There’s also a complete breakdown of the different phases of the Apollo mission from launch to landing, explaining what the AGC would be doing at any given time. The DSKY is overlaid on actual footage from the Apollo missions, giving a unique perspective as to what the astronauts would see on their computer during iconic moments such as stage separation or lunar touchdown.

If this presentation has you hungry for more Apollo-era computer technology, we’ve covered plenty of projects to keep you occupied. From building a replica DSKY to leisurely paging through the printed version of the AGC’s source code.

34C3: The First Day is a Doozy

It’s 5 pm, the sun is slowly setting on the Leipzig conference center, and although we’re only halfway through the first day, there’s a ton that you should see. We’ll report some more on the culture of the con later — for now here’s just the hacks. Continue reading “34C3: The First Day is a Doozy”

Hackaday at 34C3

It’s that time of year. While the rest of the Christmas-celebrating world sits around and plays with the toys that they got out from under the tree, German nerds head off to the biggest European hacker con: the 34th annual Chaos Communications Congress, running Dec. 27th through 30th.

The CCC is both a grandparent among hacker cons, and the most focused on using technology to improve the world and bringing folks together. (The “communications” in the name is a dead giveaway.) This year’s motto, “tuwat!” is slangy-dialecty for “do something!” and is call to get up off the couch and use your super-powers for good.

If you can’t get over to Leipzig to join us, you’ll be able to read our extensive coverage starting up shortly after the opening ceremonies, and probably stretching well into 2018. And since the CCC media folks manage to stream every talk, hackers all over the world can follow along live. Most talks are in English, so get together with folks in your hackspace and have a video night!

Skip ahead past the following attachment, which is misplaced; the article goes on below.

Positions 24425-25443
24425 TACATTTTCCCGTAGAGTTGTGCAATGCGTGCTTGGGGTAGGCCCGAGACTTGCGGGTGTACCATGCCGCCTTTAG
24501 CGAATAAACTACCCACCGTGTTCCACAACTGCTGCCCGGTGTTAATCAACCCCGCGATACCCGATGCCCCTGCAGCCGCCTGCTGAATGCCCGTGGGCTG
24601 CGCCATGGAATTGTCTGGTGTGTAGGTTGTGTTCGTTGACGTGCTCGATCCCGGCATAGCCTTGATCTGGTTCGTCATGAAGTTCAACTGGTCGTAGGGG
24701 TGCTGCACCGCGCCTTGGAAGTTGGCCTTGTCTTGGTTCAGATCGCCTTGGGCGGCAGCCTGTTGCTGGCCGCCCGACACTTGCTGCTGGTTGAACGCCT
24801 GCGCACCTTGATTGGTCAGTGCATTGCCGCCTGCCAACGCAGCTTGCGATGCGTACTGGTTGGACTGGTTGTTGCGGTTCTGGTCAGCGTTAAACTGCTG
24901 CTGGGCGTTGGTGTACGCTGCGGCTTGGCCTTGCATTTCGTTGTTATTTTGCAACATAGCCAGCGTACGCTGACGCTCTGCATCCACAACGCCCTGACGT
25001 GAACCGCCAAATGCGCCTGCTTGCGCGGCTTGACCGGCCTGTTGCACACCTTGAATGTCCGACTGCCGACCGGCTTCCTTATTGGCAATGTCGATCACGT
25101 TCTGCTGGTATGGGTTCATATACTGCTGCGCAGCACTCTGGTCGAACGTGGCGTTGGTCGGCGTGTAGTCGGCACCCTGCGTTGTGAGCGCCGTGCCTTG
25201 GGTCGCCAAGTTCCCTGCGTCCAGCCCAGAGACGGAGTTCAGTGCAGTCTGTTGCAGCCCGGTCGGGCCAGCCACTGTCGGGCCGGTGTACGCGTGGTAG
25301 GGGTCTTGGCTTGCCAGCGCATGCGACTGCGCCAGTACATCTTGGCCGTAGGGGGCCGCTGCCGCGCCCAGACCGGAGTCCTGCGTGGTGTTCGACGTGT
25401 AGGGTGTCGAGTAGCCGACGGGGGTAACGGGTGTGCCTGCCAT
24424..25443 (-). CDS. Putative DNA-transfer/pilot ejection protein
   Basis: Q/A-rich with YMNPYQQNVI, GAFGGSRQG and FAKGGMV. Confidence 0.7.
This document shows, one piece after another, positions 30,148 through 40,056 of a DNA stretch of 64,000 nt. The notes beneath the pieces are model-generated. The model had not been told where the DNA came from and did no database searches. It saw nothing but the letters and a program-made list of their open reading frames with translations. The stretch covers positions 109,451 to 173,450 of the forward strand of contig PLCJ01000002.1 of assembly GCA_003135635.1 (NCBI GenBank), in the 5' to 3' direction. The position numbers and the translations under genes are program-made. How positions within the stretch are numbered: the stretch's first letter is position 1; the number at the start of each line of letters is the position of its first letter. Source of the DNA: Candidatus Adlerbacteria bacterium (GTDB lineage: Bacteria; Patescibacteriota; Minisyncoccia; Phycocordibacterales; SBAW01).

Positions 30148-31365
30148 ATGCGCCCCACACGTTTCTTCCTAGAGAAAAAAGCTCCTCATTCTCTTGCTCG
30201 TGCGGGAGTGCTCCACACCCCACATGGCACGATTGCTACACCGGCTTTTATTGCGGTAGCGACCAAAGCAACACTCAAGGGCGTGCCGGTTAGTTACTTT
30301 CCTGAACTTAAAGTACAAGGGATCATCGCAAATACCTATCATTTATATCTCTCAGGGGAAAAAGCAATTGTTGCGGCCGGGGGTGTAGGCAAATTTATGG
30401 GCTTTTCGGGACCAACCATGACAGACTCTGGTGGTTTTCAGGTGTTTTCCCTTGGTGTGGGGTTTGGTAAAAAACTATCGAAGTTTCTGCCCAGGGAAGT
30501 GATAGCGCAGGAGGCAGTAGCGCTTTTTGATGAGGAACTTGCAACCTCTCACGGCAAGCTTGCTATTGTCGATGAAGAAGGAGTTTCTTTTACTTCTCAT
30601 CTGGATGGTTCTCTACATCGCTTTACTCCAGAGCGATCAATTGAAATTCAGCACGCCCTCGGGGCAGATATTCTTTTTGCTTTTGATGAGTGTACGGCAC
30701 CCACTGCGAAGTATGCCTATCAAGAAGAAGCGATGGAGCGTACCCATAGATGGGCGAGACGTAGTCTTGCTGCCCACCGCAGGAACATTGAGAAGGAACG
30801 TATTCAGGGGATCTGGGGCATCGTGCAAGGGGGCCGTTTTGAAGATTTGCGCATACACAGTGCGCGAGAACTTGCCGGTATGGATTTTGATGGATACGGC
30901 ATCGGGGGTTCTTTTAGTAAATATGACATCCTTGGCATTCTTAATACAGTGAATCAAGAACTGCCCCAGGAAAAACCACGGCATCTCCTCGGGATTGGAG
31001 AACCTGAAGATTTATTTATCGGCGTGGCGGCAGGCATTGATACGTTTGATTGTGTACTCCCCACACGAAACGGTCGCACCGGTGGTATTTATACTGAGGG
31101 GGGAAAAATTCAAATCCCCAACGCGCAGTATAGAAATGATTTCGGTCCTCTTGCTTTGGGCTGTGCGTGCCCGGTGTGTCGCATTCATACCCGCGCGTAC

And if you are in Leipzig, be on the lookout for [Elliot] who will be wandering around, attending workshops, and writing down as much as possible. Show me something cool, rave about a particularly good talk, or just say “hi”.

Fairy Dust clipart courtesy [sonoftroll].

33C3: Works for Me

The Chaos Communication Congress (CCC) is the largest German hacker convention by a wide margin, and it’s now in its thirty-third year, hence 33C3. The Congress is a techno-utopian-anarchist-rave with a social conscience and a strong underpinning of straight-up hacking. In short, there’s something for everyone, and that’s partly because a CCC is like a hacker Rorschach test: everyone brings what they want to the CCC, figuratively and literally. Somehow the contributions of 12,000 people all hang together, more or less. The first “C” does stand for chaos, after all.

What brings these disparate types to Hamburg are the intersections in the Venn diagrams. Social activists who may actually be subject to state surveillance are just as interested in secure messaging as the paranoid security geek or the hardcore crypto nerd who’s just in it for the algorithms. Technology, and how we use it to communicate and organize society, is a pretty broad topic. Blinking lights also seem to be in the intersection. But on top of that, we are all geeks. There’s a lot of skill, smarts, and know-how here, and geeks like sharing, teaching, and showing off their crazy creations.